Friday 20 October 2017

Nicolas Roche Giro Diary: 'The final climb should have suited me well so I'm a bit disappointed'

Giro d’Italia Diary: Day Five, Taranto to Viggiano (203km)

Italy's Diego Ulissi celebrates as he crosses the finish line to win the fifth stage of the Giro d'Italia
Italy's Diego Ulissi celebrates as he crosses the finish line to win the fifth stage of the Giro d'Italia

Nicolas Roche

Wednesday May 14, Stage 5: Taranto to Viggiano (203km)

Today's stage saw the first uphill finish of this Giro awaiting us in Viggiano after 203km. With the final 8km-long third-category ascent also due to be tackled with 13km to go, everyone expected a bit of a shake-up in the overall standings after the stage.

An 11-man breakaway group went clear after 20km this morning but the Orica GreenEDGE team of Aussie race leader Michael Matthews did well to keep them on a relatively short leash for most of the stage, even though they didn't get much help from anybody until we reached the last 20km or so.

For my Tinkoff-Saxo team today, the plan was simply to try and get myself and co-leader Rafal Majka to the final climb in the best position possible and hope we would be able to do something at the finish.

We had a strong wind facing us for the whole stage today and every time we changed direction you could sense the tension growing in the peloton with the fear that some team might use the crosswind to try to split the bunch.

We also had a third-category climb midway through today's stage and as it started raining on the way up, my team-mates and I moved up to the back wheels of the Orica GreenEDGE squad at the front to get into a good position for the descent.

SAFE

In the race manual though, the downhill section looked a lot worse than it actually was. There were a good few corners on it, but it was a pretty rolling descent and some of those corners actually went back uphill so it was safe.

With half of the breakaway group now caught, the rain lashed down as the BMC team of Cadel Evans began to hit the throttle at the front of the peloton as we hit the finishing hill for the first time.

I was a little bit further back than I would have liked at the bottom and at one of the corners, a Colombian guy got out of the saddle in front of me and went to stamp on the pedals. With the greasy road surface, his back wheel spun around and he did a cycling version of a jack-knife, landing on the road in front of me.

He almost took me down and I was forced to make a quick detour on to the grass verge along with Belkin rider Steven Kreuswick to avoid the prone climber.

At the same time but in a separate incident, there was a much bigger crash behind us and 30 or so guys came down and with half the peloton held up behind us, I suddenly I found myself just off the back of the front portion.

There was a bit of a scatter on the road with riders trying to get back on to the tail end of the peloton in front but the pace was so high that anyone who lost a wheel was gone and only eight or 10 of us made it.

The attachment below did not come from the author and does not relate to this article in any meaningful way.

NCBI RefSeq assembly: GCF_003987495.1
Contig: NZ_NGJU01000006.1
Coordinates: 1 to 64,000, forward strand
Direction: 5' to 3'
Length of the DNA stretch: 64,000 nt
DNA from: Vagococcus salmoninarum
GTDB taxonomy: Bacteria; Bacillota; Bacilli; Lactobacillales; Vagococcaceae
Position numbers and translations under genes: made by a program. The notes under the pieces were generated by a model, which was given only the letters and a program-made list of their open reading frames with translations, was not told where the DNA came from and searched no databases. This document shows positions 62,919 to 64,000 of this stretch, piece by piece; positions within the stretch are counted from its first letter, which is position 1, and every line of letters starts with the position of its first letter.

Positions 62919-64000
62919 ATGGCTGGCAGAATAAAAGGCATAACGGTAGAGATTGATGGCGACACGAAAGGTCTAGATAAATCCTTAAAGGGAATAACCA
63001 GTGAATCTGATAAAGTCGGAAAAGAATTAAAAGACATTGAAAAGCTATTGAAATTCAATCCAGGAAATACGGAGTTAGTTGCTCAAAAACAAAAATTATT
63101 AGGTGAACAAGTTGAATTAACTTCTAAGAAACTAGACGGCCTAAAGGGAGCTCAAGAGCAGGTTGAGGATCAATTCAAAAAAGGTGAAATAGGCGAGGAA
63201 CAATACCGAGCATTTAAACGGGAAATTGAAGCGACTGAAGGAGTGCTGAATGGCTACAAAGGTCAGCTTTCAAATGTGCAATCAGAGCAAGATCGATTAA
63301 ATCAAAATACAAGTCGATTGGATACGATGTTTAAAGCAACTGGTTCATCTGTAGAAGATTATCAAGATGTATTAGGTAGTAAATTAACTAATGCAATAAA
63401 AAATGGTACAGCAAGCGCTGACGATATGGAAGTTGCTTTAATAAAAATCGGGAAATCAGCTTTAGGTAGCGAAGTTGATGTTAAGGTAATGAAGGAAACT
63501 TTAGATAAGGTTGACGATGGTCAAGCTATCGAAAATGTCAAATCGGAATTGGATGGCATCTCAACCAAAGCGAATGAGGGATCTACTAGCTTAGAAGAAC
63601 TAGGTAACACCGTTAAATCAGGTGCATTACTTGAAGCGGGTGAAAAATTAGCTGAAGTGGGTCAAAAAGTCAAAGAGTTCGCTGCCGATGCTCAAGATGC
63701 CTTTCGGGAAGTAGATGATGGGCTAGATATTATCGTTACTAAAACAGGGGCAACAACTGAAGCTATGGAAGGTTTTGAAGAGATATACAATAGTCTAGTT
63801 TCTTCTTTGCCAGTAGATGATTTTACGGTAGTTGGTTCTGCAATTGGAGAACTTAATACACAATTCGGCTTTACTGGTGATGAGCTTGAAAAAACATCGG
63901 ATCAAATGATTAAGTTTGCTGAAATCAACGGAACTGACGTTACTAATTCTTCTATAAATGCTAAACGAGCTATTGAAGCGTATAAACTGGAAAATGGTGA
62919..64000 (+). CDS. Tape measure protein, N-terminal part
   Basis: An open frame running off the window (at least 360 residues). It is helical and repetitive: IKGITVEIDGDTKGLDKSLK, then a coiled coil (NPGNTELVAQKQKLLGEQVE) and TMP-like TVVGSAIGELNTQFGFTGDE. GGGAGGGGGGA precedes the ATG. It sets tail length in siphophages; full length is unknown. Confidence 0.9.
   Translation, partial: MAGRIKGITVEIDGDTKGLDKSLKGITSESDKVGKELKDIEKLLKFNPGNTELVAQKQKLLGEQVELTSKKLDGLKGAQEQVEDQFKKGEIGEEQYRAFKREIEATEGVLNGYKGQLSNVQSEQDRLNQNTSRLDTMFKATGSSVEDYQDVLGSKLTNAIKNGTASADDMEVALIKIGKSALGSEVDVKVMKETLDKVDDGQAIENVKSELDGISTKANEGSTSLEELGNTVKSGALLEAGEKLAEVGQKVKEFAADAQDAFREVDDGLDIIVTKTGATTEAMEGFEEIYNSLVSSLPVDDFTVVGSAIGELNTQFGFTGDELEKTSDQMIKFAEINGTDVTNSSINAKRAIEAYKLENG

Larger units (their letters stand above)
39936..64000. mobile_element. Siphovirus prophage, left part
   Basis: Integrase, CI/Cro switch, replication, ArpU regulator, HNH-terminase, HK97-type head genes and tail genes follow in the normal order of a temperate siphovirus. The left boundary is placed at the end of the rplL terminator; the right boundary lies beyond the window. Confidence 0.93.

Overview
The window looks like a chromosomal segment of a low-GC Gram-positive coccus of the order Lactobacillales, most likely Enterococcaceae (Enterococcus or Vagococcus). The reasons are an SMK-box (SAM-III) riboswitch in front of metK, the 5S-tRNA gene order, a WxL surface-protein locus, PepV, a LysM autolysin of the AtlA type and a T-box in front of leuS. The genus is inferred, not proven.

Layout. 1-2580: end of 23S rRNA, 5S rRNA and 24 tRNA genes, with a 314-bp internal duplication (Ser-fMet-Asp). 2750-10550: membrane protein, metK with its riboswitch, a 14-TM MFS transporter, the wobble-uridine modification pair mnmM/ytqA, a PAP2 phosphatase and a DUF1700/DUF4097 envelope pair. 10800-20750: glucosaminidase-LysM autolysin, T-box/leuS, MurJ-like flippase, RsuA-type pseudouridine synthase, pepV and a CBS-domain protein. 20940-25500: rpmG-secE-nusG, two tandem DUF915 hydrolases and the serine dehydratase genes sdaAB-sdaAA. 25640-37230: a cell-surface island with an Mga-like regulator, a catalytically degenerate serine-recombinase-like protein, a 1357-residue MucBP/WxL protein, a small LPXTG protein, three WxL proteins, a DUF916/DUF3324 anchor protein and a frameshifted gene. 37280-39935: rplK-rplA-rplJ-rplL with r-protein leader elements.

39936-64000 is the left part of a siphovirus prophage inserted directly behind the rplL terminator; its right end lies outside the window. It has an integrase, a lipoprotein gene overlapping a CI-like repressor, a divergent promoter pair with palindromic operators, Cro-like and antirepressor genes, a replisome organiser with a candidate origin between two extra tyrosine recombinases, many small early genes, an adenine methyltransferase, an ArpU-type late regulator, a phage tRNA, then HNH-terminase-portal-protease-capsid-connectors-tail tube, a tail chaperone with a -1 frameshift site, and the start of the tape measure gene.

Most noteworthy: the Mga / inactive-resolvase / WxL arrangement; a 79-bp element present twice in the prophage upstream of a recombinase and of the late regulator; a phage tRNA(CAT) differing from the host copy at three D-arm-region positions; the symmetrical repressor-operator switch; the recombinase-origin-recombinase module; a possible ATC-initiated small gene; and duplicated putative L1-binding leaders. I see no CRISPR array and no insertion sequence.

The descent back around to the bottom was wet and really technical and although there were a few more crashes I was lucky enough not to be involved in any of them. The closest I got was when I heard the ominous scraping of metal on the road just behind me as I came to the second-last corner, but I knew better than to even try and look behind me.

With the front group now down to about 40 riders, Rafal and I moved up with about 3km to go as three riders from the Katusha team of Spanish climber Joaquin Rodriguez drove the group up towards the climb.

As we approached the red kite indicating the final kilometre of the race, I could hear my directeur sportif saying into my earpiece, "Come on guys, we're coming into a tailwind section, have a go." At that moment, I was moving up the left-hand side of the group and as there was a very slight stall at the front, I thought, 'Why not give it a go?'

I jumped off the front but the tailwind wasn't really there and I didn't get too far before the Katusha squad brought me to heel again. Their quick reaction split the group, with four riders edging ahead as others went past me.

I had to grit my teeth to hold on to them to the top, eventually taking 15th place on the stage, with Rafal getting fifth.

I was a bit surprised to see race leader Matthews take sixth on the stage and hold on to the pink jersey today. Matthews is better known for his sprinting ability than his climbing, so fair play to him and his team for the work they did today.

While we knew the climb today wasn't going to be that hard and probably wouldn't be very selective among the GC guys, it was a first chance to give it a shot and test the legs.

The final climb is one that should have suited me well, so in a way I'm a bit disappointed that I didn't get a better result on the stage.

My attack wasn't planned but if I'd stayed in the wheels and waited for the sprint, I might only have earned the same result anyway, who knows?

My Polish team-mate Rafal is fifth overall now and I am 11 seconds further back in seventh, 37 seconds behind race leader Matthews. But that's more down to our team's time trial performance in Belfast than our climbing skills today.

I'm getting a bit fed up with all this rain now. I could do with a bit of a heatwave.

GIRO D'ITALIA,

LIVE, EUROSPORT, 1.30

Irish Independent

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